What better time to get on top of your debt than the end of the financial year? It’s by no means easy, but it can be a simple process. Try these steps to identify, prioritise and plan your path over the debt mountain.
1. Get a clear picture of your debt
A common response to being in debt is to bury your head in the proverbial sand. We get it – it’s much easier to ignore it than to face up to reality. But one day that reality is going to come crashing down the mountain to bury you. So, in the long run, it’s far better to pull on your grown-up pants and start hiking into your debt situation, pronto!
The simplest way to do this is to create a spreadsheet (we know, and we’re #sorrynotsorry). List who you owe money to, how much you owe in total, and what the monthly minimum repayments are. If you know the interest rate you’re paying, add it in there – it’ll come in handy later.
2. Make a budget
To make the picture even clearer, you need to understand your total outgoings and incomings. Open up another tab on the spreadsheet and enter everything you receive – salary or any other income. Then make a new column to add in everything you spend – from your mortgage and rent to Netflix. Don’t forget to include your monthly minimum repayments.
More tips here: 10 killer budgeting strategies
Hopefully what you’ve got coming in is greater than what’s going out. If it’s not, it’s time to make some serious choices. All you’re doing each month is getting deeper in debt.
To really get on top of your debt, start thinking in terms of wants and needs. In your list of outgoings, think about what you need – food, a roof over your head – and what you like to have – Netflix. Unfortunately, some of those things you ‘like to have’ might have to go.
It also pays to look for ways you can reduce your spending on things you need. Maybe you can shop at a cheaper supermarket, change utilities suppliers to chase a better deal, or keep a closer eye on deals and discounts for restaurant and takeaway bookings (thefork.com.au sometimes offers 50 per cent off meals).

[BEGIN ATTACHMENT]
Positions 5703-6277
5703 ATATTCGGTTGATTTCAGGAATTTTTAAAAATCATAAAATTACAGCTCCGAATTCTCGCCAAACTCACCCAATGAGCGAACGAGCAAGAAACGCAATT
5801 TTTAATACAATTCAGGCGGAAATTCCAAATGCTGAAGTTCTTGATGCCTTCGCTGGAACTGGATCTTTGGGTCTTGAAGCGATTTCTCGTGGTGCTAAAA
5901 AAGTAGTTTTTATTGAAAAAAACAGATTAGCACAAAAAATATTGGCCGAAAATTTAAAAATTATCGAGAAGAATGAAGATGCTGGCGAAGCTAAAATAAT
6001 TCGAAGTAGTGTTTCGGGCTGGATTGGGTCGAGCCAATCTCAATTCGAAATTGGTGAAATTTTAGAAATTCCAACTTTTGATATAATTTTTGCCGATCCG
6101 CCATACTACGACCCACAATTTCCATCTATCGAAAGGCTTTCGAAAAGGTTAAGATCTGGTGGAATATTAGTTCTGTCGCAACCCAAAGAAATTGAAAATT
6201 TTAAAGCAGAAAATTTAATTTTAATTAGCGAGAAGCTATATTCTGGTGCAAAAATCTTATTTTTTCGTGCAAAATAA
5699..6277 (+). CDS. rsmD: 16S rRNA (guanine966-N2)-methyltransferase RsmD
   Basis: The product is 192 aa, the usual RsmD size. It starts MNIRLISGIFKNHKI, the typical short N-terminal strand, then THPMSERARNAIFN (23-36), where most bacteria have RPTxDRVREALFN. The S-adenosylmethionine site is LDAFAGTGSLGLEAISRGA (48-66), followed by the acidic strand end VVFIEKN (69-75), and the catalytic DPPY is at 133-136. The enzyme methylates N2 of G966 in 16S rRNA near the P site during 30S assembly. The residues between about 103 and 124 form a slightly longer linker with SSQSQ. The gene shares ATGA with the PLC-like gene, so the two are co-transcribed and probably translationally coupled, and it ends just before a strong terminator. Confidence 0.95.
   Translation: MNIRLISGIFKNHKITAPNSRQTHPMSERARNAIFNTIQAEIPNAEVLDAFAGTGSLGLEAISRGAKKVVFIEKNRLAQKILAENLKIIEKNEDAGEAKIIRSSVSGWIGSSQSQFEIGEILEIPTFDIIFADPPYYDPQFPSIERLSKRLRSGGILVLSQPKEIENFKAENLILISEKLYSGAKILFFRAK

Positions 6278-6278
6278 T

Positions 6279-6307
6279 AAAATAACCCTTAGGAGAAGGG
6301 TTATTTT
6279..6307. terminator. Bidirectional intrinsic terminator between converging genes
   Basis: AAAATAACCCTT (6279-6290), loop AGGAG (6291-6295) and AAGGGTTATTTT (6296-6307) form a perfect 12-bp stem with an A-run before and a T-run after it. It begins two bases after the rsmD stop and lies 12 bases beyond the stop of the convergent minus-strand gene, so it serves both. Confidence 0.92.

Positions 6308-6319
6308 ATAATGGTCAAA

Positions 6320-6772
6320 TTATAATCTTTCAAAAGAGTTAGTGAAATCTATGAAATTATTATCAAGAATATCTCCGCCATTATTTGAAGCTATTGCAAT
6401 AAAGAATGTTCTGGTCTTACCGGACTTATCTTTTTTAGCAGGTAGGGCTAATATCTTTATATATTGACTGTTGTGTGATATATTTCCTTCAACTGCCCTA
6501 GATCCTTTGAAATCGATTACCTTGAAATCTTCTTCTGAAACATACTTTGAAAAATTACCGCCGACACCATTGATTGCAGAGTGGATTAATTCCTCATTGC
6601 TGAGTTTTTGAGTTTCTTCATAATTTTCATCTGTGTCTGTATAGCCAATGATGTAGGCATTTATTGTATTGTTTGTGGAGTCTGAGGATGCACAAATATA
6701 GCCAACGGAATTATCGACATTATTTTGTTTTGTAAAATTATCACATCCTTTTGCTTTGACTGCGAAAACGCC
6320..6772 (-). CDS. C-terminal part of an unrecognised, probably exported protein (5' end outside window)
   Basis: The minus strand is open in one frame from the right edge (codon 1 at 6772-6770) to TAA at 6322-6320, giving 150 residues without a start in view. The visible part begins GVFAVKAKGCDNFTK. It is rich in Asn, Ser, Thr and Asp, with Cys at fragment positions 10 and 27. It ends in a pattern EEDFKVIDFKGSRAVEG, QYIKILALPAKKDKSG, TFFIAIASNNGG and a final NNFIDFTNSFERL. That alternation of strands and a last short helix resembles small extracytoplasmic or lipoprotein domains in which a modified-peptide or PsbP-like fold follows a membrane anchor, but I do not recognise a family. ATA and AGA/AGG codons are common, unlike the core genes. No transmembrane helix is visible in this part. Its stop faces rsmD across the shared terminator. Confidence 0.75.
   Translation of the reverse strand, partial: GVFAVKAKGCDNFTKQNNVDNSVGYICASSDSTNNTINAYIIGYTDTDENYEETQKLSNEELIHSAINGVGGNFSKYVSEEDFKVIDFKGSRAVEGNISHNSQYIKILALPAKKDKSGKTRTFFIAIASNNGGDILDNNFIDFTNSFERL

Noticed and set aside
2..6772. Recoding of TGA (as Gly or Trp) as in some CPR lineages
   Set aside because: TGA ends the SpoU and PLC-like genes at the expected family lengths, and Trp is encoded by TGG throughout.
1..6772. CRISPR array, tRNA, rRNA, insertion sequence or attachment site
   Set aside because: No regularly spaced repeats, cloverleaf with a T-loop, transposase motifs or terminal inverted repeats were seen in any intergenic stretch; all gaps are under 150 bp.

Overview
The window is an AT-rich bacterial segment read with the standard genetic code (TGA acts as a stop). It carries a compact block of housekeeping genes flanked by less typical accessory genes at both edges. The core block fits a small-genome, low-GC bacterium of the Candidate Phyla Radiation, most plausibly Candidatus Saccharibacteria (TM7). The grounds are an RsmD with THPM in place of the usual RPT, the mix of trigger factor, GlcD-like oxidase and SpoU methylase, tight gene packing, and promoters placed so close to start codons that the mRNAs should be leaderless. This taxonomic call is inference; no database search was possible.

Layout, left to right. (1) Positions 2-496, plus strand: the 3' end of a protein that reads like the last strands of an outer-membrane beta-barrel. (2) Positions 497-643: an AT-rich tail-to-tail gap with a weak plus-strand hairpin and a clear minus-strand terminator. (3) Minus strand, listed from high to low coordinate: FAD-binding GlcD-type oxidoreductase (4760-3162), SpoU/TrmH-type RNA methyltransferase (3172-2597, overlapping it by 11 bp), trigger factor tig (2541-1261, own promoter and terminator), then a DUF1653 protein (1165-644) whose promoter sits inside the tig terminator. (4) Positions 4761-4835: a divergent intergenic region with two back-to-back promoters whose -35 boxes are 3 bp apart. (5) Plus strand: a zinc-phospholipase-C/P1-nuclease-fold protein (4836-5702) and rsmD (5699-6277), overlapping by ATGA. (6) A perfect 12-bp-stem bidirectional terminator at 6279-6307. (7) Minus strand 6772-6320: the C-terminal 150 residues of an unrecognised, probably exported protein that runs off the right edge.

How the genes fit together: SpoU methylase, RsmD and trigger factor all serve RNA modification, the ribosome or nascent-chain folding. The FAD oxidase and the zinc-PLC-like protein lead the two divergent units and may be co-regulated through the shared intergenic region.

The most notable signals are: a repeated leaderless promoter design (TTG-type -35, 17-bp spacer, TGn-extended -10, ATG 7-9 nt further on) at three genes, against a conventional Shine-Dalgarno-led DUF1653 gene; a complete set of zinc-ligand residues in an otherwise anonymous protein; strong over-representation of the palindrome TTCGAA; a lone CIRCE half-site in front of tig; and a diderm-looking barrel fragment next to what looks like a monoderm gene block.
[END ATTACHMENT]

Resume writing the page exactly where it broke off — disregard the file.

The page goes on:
3. Prioritise your debt
Once you have your cashflow under control, it’s time to prioritise your debts. Payments to services you need – your rent or mortgage, car repayments, gas, electricity, water – should be top of the list.
If you’re not in a position to meet these or other debts, talk to the lender and request financial hardship relief. It’s always better to communicate in this situation. You will never get on top of your debt if you don’t start a conversation with those you owe money to.
If you can meet minimum repayments and have a bit left over, repay more than the minimum payments on the debt with the highest rate of interest. Meeting the minimum repayments will keep the lender satisfied, but won’t reduce your debt very quickly. If you can pay more than the minimum you’ll be better off in the long run.
Try this: How to break the debt cycle
4. Consolidate your debt
Another strategy to consider is to consolidate your debt. This means taking out one loan and using it to repay multiple debts. By having only one debt and one repayment to manage, getting on top of your financial situation becomes much easier. With a bit of planning, the monthly repayment could well be lower than the combined repayments you’re currently seeing disappear from your bank account each month.
Also, dependent on your credit history and whether the loan is secured or not (a secured loan has some form of security attached, such as a property or vehicle), you may well be able to access a loan with a lower interest rate than you’re getting from some of your other lenders (we told you adding the interest rate to your spreadsheet would come in handy).
5. Get to know your credit score
Your credit score is a number between 0 and 1200 (a good score is usually 600 or above). You can find out your credit score on GetCreditScore.com.au for free, and you’ll see how you appear to banks and lenders, and if your score is looking healthy, you should be able to access a competitive interest rate to consolidate your debt.
If it’s not quite at 600-plus at the moment, keep making on-time repayments and check in on your score every now and again – improving it could help you get a better deal and save you money in a reduced interest rate. Note: accessing your credit score via GetCreditScore does not negatively affect your credit score, so it can’t hurt to check.
Find out your credit score for free by logging on to GetCreditScore.com.au – it’s quick and easy to register, and it’s safe.
This article is brought to you in partnership with GetCreditScore.
The information above is intended to be general in nature and is not personal financial product advice. Before acting on any information, you should consider the appropriateness of the information provided and the nature of the relevant financial product having regard to your objectives, financial situation and needs. You should seek independent financial advice prior to making an investment decision in relation to a financial product (including a decision about whether to acquire or continue to hold). Pinstripe Media and GetCreditScore are not liable for any loss incurred by use of or reliance on the information.